Allow Yourself to Be a Beginner

Have you ever had a great idea for a project or personal goal, that seems super inspiring and exciting at first only to devolve into another disappointment as soon as you start taking real steps toward it? This happens to me ALL the time. Everything feels so much easier and more seamless when it’s just an idea. Unfortunately, our minds forget to factor in that embarking on new endeavors is challenging and often not immediately rewarding in the way we imagined it would be. This disparity between imagination and reality can cause us to give up on the idea too quickly.

For example, I just bought myself a spontaneous gift, a Wacom Intuos drawing tablet. For those who haven’t heard of this before, it’s a tablet that allows you to create digital art on your computer. It even came with access to a couple different softwares for making said art. I’ve been giddy about getting this tablet for days. I kept checking all day yesterday to see if it had arrived yet. I couldn’t wait to get home and start creating. I even told my coworkers about it and promised to show them all the cool things I would draw with it over the weekend.

Once I got home and got everything set up and ready to go, I was immediately filled with self doubt. I had hoped the software might be more simple and intuitive than Photoshop. However, the two seem nearly identical to me. There are just SO many options. I don’t even know where to begin. I figured I’d at least be able to do a simple drawing as well as I could with pen and paper, but I was dead wrong. So far I haven’t been able to make a single thing. Instead of drawing, I spent the better part of my evening doing research and watching tutorials.

Now this is normally the part in the process where I give up. I feel crushed not only that I can’t do what I thought I’d be able to do, but also that I “wasted” so much time and money believing I could. Thankfully, I am no longer the self-defeating person I once was. When I started to feel frustrated and like I wanted to quit yesterday, I just repeated my new mantra: It’s okay to be a beginner. The progress I’ve seen in my drawing over the last few years just from doodling every day has bolstered my self-confidence. I KNOW I can do this. I’ve done it before. I won’t let my ego stop me, just because it feels insulted we aren’t already the best at something we’ve literally never tried before. Sure, it feels good to be the best, but it feels even better to learn new skills and watch yourself get better and better.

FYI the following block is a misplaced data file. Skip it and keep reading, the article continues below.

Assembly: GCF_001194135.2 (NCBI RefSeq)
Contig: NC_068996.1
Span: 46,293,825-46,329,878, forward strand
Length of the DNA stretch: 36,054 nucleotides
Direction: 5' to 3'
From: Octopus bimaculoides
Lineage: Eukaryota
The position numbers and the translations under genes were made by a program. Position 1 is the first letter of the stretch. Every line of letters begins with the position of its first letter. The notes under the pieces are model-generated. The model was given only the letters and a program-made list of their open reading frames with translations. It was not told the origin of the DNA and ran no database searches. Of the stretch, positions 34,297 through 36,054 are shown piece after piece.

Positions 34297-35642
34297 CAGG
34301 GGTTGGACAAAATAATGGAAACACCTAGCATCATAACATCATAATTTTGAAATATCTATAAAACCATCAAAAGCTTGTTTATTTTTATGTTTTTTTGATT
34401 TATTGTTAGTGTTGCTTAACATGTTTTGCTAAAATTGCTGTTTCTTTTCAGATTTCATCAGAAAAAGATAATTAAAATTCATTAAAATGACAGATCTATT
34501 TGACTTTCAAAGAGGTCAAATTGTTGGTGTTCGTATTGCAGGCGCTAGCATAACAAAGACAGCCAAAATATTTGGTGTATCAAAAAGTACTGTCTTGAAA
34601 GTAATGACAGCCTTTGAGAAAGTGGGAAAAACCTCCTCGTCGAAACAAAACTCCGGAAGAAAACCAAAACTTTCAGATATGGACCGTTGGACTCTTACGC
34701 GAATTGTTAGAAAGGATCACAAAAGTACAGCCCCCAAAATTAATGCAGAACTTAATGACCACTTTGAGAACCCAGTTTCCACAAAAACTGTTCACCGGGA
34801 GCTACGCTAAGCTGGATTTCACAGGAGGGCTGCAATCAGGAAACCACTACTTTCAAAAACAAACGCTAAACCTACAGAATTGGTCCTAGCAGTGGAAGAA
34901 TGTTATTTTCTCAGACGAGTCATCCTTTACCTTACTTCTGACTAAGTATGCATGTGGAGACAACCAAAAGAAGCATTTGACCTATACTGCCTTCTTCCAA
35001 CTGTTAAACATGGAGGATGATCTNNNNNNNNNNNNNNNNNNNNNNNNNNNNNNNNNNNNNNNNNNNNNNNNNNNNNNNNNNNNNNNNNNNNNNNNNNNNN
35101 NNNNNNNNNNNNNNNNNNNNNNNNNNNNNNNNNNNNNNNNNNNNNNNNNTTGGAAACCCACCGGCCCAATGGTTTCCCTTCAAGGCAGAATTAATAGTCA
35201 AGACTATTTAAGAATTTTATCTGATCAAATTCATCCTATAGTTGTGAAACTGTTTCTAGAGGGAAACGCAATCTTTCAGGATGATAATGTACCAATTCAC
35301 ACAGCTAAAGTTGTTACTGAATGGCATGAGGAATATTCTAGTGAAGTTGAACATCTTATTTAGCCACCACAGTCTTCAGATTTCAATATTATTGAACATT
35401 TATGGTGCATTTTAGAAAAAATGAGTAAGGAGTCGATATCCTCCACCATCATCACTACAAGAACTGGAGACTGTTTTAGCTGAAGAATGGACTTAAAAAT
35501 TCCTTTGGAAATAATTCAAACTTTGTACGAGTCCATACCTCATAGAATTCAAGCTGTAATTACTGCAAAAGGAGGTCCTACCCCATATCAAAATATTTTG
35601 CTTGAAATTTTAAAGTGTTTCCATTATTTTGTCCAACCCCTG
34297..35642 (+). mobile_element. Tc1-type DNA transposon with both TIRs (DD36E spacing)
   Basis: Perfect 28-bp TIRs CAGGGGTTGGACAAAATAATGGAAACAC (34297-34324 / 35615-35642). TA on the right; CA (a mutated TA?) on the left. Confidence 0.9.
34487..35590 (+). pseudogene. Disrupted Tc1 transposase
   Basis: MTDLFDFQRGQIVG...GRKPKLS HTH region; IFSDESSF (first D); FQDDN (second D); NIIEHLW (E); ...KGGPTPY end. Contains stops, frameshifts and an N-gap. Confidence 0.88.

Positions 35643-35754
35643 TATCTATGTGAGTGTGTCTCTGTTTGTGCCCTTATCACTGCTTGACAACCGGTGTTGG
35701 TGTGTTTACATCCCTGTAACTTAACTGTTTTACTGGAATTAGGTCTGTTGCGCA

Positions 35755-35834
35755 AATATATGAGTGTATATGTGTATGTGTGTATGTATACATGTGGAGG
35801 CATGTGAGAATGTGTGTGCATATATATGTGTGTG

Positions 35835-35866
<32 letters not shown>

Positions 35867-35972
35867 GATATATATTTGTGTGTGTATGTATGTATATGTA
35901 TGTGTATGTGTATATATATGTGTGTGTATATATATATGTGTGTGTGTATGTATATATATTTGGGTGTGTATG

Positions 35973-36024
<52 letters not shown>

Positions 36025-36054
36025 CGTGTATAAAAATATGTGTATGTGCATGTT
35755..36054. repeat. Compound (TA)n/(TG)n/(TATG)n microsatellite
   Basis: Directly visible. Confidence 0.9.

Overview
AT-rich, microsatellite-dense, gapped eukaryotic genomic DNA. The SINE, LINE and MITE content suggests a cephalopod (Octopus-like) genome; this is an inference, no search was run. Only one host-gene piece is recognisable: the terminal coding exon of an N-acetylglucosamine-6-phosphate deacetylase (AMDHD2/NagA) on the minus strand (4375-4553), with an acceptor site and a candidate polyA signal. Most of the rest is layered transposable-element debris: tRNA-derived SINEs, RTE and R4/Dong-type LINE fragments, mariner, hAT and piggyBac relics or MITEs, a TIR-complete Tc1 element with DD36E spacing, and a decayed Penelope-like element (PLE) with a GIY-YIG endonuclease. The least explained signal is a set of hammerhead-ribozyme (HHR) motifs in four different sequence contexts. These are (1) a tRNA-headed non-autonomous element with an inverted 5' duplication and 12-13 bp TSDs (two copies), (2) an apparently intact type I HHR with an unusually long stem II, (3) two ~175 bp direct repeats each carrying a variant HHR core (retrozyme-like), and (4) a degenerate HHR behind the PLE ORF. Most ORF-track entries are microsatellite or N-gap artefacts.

My mindset is totally different this time around. I am more determined than I’ve felt in years. I’ve fucking GOT THIS. I know that determination is all that I need. That alone is a guarantee that I’ll master this new art form one day. It sure as hell won’t be tomorrow or even next week. Maybe not even next year. But I will be better than I am today by the time I reach each of those future dates. And eventually I’ll be better than I ever believed I could be. Instead of letting my total lack of ability right now discourage me, I’m using it to inspiring me. Won’t it be so freaking cool and impressive once I figure this out?! How proud I’ll feel. How fascinating it will be to watch my amazing sponge-like mind absorb this new knowledge and build a new talent. Right now, I don’t even know what this new software is capable of. The possibilities are endless.

Rather than running from our sense of inadequacy or feeling so embarrassed by being a beginner that we quit, we can choose to savor where we are right now. I want to remember what it feels like to be this know-nothing novice. I want to remember so that I can feel all the more joy in a few years when I look back on how far I have come. Every single expert was a beginner at some point. Would being an expert even hold any satisfaction if that weren’t the case?

Being a beginner is exciting! You are learning a new skill. What a wonderful way to exercise this incredible muscle we call the mind. That is part of the reason we are here on this earth, to learn new things, to explore, to experience. We won’t be able to do any of those things if we only allow ourselves to do what we’re already good at. Being a beginner is a beautiful thing to be. Choose to enjoy it.

Mantras to Practice:

  1. It’s okay to be a beginner.
  2. I am making progress toward my goals each day.
  3. It’s fun to learn new things.
  4. I enjoy challenging myself and building new skills.
  5. Practice makes progress.
Embracing a Beginner's Mind | Harlem Yoga Studio

Not Knowing

When I was a younger, even friends wouldn’t hesitate to let me know that I was a “know-it-all.” At the time, although I understood this was an insult, I couldn’t really comprehend why. I interpreted it as jealousy or an envious lashing out against my superior intelligence and knowledge base. (Exactly what a know-it-all would think.) What’s wrong with being smart, I often wondered. It wasn’t until many years later that I realized that “know-it-all” wasn’t a comment on how intelligent I was. It was a comment about my attitude.

Being a know-it-all doesn’t mean you know everything or even that you know more than the average person. It simply means that you think you do. Intelligence is curious, open, and observant. A know-it-all is self-assured, closed, and domineering. An intelligent person knows that there is always more to learn and there are always people that know more about something than we do. A know-it-all, well, thinks they already know it all. They have nothing left to learn. There is no one that knows more than they do.

Even though I still fall back into my know-it-all tendencies quite often, I’m learning more and more about just how much I don’t know every day. One of the more important lessons that my experience with LSD has taught me is that I don’t know everything. Not only that, but there are aspects of life, reality, and the universe that I can’t even hope to conceptualize. There is so much knowledge out there that I couldn’t even absorb it all if I lived a thousand lifetimes. Not only is there mountain upon mountain of empirical data, there is also the unlimited ways we can interpret that data. Despite all I pride myself on knowing, somehow I still learn more all the time. I couldn’t be more humbled by or grateful for that fact.